Diversity and inclusion: Hopefully, at your company, they’re more than buzzwords to toss around just a few times a year. Instead, they’re two principles to build into your business from the ground up.
By Kylie McQuarrie
Not sure where to start? Ask the experts. The three major companies we talk about below get diversity and inclusion right—which means their actions offer some excellent models for companies looking to improve their own focus on diversity and inclusion.
Keep reading for cues to creating a work environment where everyone feels welcome.
1. Gap Inc.
Gap Inc. is the parent company of clothing brands like Athleta, Old Navy, and Banana Republic (and, of course, Gap). Its diversity and inclusion model consistently wins international recognition, including in the Thomson Reuters Global Diversity and Inclusion Index, where Gap Inc. took fifth out of 7,000 companies reviewed worldwide in 2018.
What makes Gap Inc. stand out? For one thing, the company has its own diversity and inclusion training curriculum and provides unconscious bias training, not just on a one-time basis (looking at you, Starbucks) but as an in-depth, ongoing company conversation.
Gap Inc. also has several internal groups that help determine how to best use the company’s financial and human resources to support inclusion and diversity.
For instance, its Diversity + Inclusion Council “[influences] organizational change by serving as an advisory board, helping the business and decision makers understand the complexities and nuances of the work and the benefits of successful integration.”
In other words, instead of implementing top-down decisions based on what higher-ups think will foster diversity, Gap Inc. listens to expert employee voices within the community—and actually gives them the time, materials, and company resources to promote real change.
2. Procter & Gamble
“Pinkwashing,” or “rainbow capitalism,” is a derogatory term that refers to companies that use LGBTQ-friendly messaging to sell products without actively supporting LGBTQ rights or communities in any meaningful way.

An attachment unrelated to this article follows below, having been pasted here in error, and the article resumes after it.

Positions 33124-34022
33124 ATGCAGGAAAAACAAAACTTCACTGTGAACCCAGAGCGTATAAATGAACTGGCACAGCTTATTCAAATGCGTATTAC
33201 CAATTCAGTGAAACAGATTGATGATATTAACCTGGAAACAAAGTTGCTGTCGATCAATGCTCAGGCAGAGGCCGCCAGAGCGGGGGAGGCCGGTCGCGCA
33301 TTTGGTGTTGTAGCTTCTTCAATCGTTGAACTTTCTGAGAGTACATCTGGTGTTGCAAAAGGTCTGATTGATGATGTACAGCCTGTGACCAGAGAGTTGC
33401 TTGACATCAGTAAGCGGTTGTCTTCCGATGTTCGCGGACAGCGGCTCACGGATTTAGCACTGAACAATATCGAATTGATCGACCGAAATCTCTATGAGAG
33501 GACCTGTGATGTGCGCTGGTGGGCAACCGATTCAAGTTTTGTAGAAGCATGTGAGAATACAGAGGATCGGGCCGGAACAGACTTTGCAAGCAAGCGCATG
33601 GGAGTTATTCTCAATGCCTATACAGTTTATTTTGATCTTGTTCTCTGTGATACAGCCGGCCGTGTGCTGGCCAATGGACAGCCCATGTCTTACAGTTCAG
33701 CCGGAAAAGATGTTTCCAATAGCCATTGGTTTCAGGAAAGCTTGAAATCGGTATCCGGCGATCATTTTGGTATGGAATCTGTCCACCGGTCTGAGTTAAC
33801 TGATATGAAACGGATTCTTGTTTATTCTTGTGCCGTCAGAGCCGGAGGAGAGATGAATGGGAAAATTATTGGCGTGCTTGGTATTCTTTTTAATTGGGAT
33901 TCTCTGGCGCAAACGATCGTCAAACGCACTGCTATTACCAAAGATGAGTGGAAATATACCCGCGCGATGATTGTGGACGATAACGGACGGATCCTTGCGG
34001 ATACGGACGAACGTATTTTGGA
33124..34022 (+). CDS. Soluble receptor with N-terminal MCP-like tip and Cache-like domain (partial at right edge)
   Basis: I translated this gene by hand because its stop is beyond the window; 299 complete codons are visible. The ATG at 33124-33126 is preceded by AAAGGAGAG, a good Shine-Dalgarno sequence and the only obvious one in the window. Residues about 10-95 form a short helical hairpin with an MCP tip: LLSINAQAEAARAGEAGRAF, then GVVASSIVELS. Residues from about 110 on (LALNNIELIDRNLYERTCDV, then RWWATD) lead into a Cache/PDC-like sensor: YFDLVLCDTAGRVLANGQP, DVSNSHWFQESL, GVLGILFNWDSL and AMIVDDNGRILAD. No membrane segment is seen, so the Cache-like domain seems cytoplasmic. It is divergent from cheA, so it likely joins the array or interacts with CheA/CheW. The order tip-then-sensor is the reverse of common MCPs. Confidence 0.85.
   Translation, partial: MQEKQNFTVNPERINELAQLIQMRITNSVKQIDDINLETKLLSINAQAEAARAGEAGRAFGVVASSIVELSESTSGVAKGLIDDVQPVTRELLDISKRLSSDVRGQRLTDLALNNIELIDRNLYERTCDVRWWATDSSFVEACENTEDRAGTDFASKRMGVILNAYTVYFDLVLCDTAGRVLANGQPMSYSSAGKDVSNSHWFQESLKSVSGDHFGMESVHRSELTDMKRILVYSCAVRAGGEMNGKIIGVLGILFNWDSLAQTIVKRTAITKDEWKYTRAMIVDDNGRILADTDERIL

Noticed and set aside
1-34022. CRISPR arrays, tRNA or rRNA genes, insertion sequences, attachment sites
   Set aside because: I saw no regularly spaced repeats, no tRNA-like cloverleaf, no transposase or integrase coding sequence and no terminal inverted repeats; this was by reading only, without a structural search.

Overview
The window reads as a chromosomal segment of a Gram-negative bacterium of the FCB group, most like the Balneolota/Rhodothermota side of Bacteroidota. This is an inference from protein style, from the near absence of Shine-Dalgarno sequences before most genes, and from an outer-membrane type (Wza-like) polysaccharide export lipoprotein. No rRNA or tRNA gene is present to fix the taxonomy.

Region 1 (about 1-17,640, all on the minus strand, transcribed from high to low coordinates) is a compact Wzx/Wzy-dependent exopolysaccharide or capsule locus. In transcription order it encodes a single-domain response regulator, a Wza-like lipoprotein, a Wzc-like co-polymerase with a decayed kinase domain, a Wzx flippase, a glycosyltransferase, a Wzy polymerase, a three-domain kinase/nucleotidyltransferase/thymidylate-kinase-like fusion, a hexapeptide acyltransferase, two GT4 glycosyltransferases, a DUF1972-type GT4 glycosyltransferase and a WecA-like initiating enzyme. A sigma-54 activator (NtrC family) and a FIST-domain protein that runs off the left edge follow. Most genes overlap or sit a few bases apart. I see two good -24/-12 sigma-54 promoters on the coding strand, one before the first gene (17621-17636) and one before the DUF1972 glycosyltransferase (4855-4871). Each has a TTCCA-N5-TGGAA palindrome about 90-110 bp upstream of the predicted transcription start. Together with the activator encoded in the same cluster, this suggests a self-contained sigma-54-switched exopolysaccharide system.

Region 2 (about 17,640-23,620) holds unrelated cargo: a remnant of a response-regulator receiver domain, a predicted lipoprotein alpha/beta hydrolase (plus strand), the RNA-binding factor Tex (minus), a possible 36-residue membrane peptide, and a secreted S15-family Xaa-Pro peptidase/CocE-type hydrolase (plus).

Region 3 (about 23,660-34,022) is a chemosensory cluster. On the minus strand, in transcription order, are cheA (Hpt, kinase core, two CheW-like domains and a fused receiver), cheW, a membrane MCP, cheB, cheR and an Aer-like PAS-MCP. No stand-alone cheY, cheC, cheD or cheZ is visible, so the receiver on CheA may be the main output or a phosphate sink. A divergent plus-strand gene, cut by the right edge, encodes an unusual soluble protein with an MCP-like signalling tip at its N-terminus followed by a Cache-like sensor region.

Instead of pinkwashing, Procter & Gamble (P&G)—the parent company of dozens of brands, from Tide to Pampers to Old Spice—works hard to put its money where its mouth is by amplifying LGBTQ voices within the company.
In June 2019, P&G partnered with CNN to produce a documentary called Out of the Shadows. The half-hour film centered on LGBTQ P&G employees who fought homophobia decades ago both within the company and in the wider culture. The film was part of a display in New York City called “Queer City,” which commemorated Stonewall by showcasing artifacts from the time period and immersing visitors in a “day-in-the-life” interactive exhibit.
P&G also sponsors several employee affinity groups, some of which—like the Gay, Ally, Bisexual, Lesbian, and Transgender Employees (GABLE) group—started out as grassroots company organizations that raised their voices to demand change . . . and the company listened. Now, P&G affinity groups have the company resources to host events like the 2018 P&G Latin America GABLE Conference, which aimed to “bring awareness and consciousness of LGBT+ and diversity matters with a lens on business impact.”
L’Oréal has a fairly robust diversity and inclusion section on its website—but then, so do a lot of companies, so what really makes L’Oréal stand out?
Most importantly, the company provides clear facts and figures and transparent, concrete statements that show where L’Oréal is now and how it plans to improve.
For instance, the company states that it is “endeavoring to attract greater numbers of differently-abled people. Keeping in mind that 71% of disabilities are invisible, our offices around the world are instituting awareness programs to ensure that our workplaces are welcoming to disabled people and adapted to their needs.”
The company clearly outlines a goal, demonstrates an awareness of challenges currently facing a group, and gives a concrete example of how the company plans to achieve that goal. In other words, L’Oréal steers clear of hollow platitudes about wanting to improve diversity; instead, it shows employees and stakeholders alike what the company wants to change and how it intends to do so.
What about your company?
So how can you foster a similarly diverse, inclusive culture at your small business?
Like Gap Inc., you can make diversity and inclusion an essential part of your company, not a one-time mandatory HR training. Like Procter and Gamble, you can listen to voices agitating for change within your company, and then give grassroots organizations the time, money, and resources to flourish. And like L’Oréal, you can be transparent with employees and stakeholders, giving them clear, concrete information about how you plan to improve.
Kylie McQuarrie has five years of experience writing for and about small businesses, most recently on Business.org. When not writing, she reads voraciously, acts as a sofa for her chaotic cat, and meticulously curates Apple Music playlists.
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